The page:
A tarp (tarpaulin) can be used as a canopy to provide overhead protection from the rain and can also be rigged to provide some protection from the wind. Less expensive tarps are made out of polyethylene, which is a lightweight, durable, waterproof material that can be purchased in various sizes that range from six by eight feet to twenty by twenty-eight feet and larger. Tarps work great over picnic tables if not using a screen house. Many car campers also hang tarps over their tents to provide additional protection from the rain.
A tarp should be considered mandatory for all camping trips, whether it is car, canoe, or backcountry camping. It can also be used as a makeshift shelter in the event that the tent breaks. In 2005, we were on a camping trip in Algonquin Park, when the main zipper broke on our tent door. We used a small spare tarp, measuring nine feet by twelve feet, to cover the exposed area while we slept. Luckily there was no rain and very few bugs that night. The same problem happened to us while camping at Arrowhead in 2009, and we used the same tarp a second time to keep the bugs and rain out while we slept. In both cases, we ended up driving to Huntsville the following day to purchase replacement tents. The following should help to determine what size of tarp(s) is appropriate:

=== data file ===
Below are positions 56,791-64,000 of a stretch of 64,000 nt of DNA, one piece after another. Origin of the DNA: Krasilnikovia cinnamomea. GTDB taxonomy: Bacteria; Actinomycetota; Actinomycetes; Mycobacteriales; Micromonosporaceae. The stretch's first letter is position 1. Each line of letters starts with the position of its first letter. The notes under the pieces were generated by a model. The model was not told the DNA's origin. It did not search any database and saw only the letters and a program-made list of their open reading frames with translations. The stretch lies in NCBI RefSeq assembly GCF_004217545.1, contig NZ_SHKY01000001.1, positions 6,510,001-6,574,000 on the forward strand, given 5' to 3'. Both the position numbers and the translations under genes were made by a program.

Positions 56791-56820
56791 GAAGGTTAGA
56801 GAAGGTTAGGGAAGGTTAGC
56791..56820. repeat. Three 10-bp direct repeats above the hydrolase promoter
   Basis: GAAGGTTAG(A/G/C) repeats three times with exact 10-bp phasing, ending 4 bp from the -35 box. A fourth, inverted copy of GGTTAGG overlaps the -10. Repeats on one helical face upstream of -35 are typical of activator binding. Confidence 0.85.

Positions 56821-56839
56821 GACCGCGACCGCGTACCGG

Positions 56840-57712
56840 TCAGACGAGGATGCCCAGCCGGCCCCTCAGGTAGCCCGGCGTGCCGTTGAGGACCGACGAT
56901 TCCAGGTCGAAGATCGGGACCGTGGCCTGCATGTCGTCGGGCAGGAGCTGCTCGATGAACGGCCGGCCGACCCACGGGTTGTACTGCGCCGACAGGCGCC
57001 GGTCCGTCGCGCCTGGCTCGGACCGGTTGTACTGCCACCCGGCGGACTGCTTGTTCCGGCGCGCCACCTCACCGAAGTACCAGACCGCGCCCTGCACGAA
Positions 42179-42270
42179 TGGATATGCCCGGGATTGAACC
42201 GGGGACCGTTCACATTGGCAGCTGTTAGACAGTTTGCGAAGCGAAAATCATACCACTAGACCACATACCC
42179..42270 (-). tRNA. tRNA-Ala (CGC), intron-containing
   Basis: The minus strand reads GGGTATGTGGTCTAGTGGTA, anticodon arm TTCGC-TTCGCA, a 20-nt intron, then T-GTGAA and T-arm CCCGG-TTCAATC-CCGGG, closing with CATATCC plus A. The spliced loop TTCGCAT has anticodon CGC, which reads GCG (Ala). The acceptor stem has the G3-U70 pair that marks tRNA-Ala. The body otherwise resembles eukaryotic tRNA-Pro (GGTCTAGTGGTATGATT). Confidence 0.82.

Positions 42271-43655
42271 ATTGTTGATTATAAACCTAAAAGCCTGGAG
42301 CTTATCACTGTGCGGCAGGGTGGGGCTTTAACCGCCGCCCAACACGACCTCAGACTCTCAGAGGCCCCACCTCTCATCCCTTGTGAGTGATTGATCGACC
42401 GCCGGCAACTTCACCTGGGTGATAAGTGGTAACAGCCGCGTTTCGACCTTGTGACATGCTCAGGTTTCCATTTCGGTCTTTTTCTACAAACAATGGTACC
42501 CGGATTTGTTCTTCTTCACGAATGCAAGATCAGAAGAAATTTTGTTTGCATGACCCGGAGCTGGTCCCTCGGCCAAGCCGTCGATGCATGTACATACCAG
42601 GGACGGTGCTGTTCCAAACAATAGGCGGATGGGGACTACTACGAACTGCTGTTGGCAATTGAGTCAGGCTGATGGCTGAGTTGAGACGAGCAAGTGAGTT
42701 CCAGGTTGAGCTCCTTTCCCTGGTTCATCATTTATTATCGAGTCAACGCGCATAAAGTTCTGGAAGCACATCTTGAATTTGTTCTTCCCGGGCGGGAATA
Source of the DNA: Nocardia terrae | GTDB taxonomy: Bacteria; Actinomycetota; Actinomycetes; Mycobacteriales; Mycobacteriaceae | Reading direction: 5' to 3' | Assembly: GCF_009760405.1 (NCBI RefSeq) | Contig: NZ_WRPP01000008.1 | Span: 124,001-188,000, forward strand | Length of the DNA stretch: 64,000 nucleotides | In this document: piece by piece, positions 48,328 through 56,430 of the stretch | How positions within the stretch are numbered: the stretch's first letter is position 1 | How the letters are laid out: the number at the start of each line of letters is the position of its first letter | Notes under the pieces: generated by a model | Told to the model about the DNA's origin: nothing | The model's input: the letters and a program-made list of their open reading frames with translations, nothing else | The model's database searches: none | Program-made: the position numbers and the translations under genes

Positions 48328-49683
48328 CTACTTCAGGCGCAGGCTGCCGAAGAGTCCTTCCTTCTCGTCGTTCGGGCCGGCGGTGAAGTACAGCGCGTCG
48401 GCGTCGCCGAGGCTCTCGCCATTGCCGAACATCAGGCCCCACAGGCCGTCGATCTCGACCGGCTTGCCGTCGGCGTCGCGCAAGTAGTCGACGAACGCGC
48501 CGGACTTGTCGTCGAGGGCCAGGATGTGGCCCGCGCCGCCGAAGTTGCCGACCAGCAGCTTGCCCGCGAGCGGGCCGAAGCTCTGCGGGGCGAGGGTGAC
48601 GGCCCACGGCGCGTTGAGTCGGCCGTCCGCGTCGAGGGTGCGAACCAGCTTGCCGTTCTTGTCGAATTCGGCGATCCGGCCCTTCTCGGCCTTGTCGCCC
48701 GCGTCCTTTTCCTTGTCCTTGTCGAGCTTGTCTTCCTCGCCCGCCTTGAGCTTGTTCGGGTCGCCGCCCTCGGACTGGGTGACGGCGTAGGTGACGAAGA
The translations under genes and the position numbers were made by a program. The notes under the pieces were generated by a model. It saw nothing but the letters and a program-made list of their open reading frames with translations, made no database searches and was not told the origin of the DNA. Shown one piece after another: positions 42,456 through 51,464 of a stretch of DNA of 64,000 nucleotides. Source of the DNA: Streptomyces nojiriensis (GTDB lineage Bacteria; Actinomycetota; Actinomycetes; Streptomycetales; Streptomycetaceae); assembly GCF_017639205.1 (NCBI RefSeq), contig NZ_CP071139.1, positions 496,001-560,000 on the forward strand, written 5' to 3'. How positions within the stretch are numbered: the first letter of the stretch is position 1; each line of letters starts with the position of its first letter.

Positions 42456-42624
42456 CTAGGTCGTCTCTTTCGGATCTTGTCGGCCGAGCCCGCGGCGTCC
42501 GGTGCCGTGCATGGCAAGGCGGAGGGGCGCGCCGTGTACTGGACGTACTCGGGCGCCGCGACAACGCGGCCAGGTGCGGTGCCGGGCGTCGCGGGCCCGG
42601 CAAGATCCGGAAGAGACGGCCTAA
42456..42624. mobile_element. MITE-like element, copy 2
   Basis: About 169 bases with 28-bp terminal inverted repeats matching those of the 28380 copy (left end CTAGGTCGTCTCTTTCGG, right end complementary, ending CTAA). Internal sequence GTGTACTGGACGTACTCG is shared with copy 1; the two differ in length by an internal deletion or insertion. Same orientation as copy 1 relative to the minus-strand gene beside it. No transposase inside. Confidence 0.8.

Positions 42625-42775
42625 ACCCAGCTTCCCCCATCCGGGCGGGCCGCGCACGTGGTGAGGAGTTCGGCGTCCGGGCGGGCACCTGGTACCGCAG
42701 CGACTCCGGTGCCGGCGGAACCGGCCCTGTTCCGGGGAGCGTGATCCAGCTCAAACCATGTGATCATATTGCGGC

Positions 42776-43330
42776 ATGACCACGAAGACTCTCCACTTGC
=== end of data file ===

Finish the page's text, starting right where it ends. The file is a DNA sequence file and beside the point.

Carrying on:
Tarp to hang over dining area: It should be at least twelve feet by sixteen feet to provide coverage for the picnic table, dining gear, your group, and to be properly hung on a slant for drainage.
Tarp to hang over tent: A tarp should be at least three feet longer and three feet wider than the tent that it is hanging over, to provide ample coverage from the rain. For example, a twelve- by sixteen-foot tarp is a good size to hang over a tent that measures nine by twelve feet.
Tarp for other uses: Measure the length and width of what will be covered with the tarp and allow a little extra when purchasing the tarp. For example, a nine- by twelve-foot tarp is a good size for covering bikes during rainfall.
Purchase at least 50 to 100 feet of rope for each tarp.
You can see some tarps by clicking the following link: http://astore.amazon.com/tip4cam-20/search?node=2&keywords=tarpaulin&preview=&x=12&y=9
For more details on tarps, see The Camp Tripper. The Camp Tripper includes: trip planning, reservations, gear, meals, setting up camp, activities, breaking camp, maintenance of gear and many tips for memorable camping trips in Ontario. The book is very reasonably priced and small enough to fit in the glove compartment of your vehicle. Here are four reasons why you might prefer to order it in e-book (electronic book) format:
- The e-book price is 37% less
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This book is currently only available in online bookstores.